It’s weird, man.

This is Don’s post — uploaded by Jules.

For the longest time, I didn’t let myself get personally involved in any of the shows I stage-managed. Laramie changed that.

Let’s back up a little. I’m confident in what I do. I would never describe myself as a “great” stage-manager, or really anything other than a competent stage-manager, but I know how to get done what needs to get done. I’ve worked on a good deal of shows now, and none of them have crashed and burned. (Well, not completely at least.) One part of being a stage manager is being able to remain objective about a show. You have to build up a sort of emotional barrier between yourself and the material, because you’re on-duty from the second you enter the theater until the moment you lock it up for the night, and there really isn’t any time to stop and react to the show that’s going on.

I have never had a problem establishing that barrier. I always managed to distance myself to the point where the show just became a list of cues that needed to be called on time, set pieces that needed to be moved, and props that needed to be tracked down. And then there was Laramie.

I knew Laramie was going to be tough, emotionally speaking, after the very first read-through. Even then, there was so much raw emotion put into the show that it was truly amazing to hear. Still, I was absolutely positive that eventually, I would become numb to the weighty emotional content, and that it would be just another show.

And then I found myself in tech, trying to call cues with tears in my eyes. What? That has never happened to me. Ever. I was totally unprepared. I’d never worked on a show where every night I left the theater completely emotionally drained. It’s been tough, and it’s only going to get harder as the show gets more and more polished.

However, not having that emotional distance has really changed how I feel about calling the show. There are always tricky cues in every show, and with a normal show, you nail the cue, you have a private fist-pump in the booth, and you keep on going. But with Laramie, because I feel such a strong attachment to a show, each nailed cue is an emotional triumph, because I like to think that I’m helping showcase the incredible work that our cast has been doing, and that each perfectly timed cue is one step towards relaying the full weight of the Laramie Project to our audience.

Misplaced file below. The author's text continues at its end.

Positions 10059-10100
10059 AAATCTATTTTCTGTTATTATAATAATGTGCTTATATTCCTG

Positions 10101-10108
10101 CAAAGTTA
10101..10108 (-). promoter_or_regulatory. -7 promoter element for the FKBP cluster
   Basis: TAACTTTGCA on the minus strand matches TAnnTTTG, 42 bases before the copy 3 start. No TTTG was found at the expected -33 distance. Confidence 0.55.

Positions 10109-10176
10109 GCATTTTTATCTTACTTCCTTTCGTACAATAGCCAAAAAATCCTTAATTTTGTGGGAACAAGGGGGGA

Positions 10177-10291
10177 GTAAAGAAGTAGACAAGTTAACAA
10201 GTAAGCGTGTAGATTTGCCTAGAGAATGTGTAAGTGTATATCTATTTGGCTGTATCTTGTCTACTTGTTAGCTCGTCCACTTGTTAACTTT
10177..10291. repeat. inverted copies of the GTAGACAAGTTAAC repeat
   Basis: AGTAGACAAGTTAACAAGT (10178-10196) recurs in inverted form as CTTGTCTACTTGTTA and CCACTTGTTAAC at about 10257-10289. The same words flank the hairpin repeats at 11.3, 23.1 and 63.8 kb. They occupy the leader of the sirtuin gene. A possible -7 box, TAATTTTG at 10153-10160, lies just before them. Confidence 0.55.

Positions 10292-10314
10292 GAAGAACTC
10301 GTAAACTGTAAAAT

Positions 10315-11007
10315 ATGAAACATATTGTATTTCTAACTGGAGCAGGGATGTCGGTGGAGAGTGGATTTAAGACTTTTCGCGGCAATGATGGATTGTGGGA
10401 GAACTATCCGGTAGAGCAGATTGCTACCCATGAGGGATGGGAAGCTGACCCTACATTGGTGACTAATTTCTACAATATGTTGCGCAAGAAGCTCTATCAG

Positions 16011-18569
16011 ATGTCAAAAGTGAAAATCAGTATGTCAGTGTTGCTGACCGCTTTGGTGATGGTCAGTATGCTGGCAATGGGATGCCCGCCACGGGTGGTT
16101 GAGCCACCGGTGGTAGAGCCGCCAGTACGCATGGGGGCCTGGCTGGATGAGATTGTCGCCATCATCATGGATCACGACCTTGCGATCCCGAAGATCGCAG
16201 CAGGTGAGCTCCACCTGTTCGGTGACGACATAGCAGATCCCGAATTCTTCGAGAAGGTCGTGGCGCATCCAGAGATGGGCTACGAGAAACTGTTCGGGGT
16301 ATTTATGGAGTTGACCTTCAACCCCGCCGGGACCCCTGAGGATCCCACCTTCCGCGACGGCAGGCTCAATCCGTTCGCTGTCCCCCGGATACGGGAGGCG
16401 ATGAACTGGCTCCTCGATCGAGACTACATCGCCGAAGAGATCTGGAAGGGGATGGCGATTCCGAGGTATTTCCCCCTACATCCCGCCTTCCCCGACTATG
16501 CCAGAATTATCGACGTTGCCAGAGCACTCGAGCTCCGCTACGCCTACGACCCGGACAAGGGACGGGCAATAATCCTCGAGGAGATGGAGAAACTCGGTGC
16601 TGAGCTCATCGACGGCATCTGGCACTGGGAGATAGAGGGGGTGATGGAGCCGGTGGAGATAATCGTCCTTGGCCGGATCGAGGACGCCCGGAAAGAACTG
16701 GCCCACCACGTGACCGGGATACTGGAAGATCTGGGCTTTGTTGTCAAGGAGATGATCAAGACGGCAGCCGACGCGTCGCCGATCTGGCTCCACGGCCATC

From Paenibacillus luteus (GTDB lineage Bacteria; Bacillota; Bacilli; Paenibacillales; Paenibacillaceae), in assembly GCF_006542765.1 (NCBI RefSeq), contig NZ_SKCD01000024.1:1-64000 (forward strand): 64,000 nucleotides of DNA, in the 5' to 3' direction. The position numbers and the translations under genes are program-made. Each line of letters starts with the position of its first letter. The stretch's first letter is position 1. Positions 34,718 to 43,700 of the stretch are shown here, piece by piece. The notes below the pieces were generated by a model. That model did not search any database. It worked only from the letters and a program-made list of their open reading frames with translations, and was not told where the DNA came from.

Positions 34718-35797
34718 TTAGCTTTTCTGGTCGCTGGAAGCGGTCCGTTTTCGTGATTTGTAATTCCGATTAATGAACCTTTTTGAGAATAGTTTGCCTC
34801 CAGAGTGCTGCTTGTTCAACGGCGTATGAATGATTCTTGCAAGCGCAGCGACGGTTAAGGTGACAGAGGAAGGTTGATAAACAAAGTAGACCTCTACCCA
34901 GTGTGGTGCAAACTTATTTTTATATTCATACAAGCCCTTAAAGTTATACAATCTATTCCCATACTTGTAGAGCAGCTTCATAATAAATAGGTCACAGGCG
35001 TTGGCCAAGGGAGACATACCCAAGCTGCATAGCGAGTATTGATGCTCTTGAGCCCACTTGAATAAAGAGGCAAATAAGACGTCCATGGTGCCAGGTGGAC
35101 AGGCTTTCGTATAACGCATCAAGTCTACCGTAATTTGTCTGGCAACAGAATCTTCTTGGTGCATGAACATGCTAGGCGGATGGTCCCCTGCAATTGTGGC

It’s been weird. Weird but good. I was unprepared to become so emotionally attached to the piece, but, having experienced it, I can only hope that I am fortunate enough to have the opportunity to work on more projects that I can become so invested in.

6 thoughts on “It’s weird, man.

  1. Number one, you’re an awesome stage manager. I’ve worked under a few, and you’ve been among the least stressful to work with. You must be doing something right.

    Beyond that…I guess that’s testimony to how much the actors have put into their roles. I swing to the opposite side of the spectrum that you do, and have an unfortunate tendency to begin to hate shows that I work on after a while. My teeth itch when the actors start crying about how sad they are that it’s about to be over, because I CAN’T WAIT for it to be over. Seeing everybody make the same mistakes five hundred times, weeks of near-sleepless nights in shops doing whatever I happen to be working on at the time, and my family and friends demanding to know why they never see me tend to add up. I’m sure you remember me by the end of The Lower D’s.

    With this one, though, it’s always interesting to see what’s changed from run to run, and different parts of the show always make me start to tear up. I guess we have the same kind of thing going there. And I think it’s good, honestly, that you haven’t managed to distance yourself from it too much. If this show can’t make you cry, there’s not a whole lot left that can.

  2. Don–

    I will just echo the kudos and love that you’ve been getting from the cast and crew. I think their sentiments really show how skilled you are at your job. It’s one thing to make things run smoothly. It’s another to have them run smoothly with respect, joy, and sense of community. I’ll just make a little plug here for having a production *class* to accompany the production because I think it brings together cast and crew in a way that is unparalleled for making a positive, fun, and focused working environment. And I’m saying that as an instructor who has watched this take root due to collective effort of all of you. Jeff and I are extremely lucky.

    I love the idea of you calling cues with tears in your eyes. It’s a sign that if we’ve not completely destroyed your interest in documentary media and performance after this semester, you’re destined to make some very interesting projects of your own. There is a special kind of dynamic required of documentary artists; to be able to immerse yourself so deeply in a subject while maintaining critical distance in order to shape and communicate that subject. Perhaps Stage Management is perfect training. : )

    Thank you for all that you do and for doing it so well.

    –Jules

  3. Don,

    This is an excellent blog. I have worked with many stage managers over my last 35 years in the business and you rank among the top I have had the pleasure to collaborate with. Your attention to detail, your nurturing of relationships between designers, cast, staff and crew makes the experience a joy for everyone.

    You should be exceptionally proud of the work you have done on this production. We would not be enjoying the success we are currently enjoying without your keen eye, energetic support and your hard, hard work.

    I have been thankful since the first moment we met that this company was in your capable hands.

    Words cannot express what a difference it makes to the whole process. Thank you from the bottom of my heart.

    Best- Jeffrey

Leave a Reply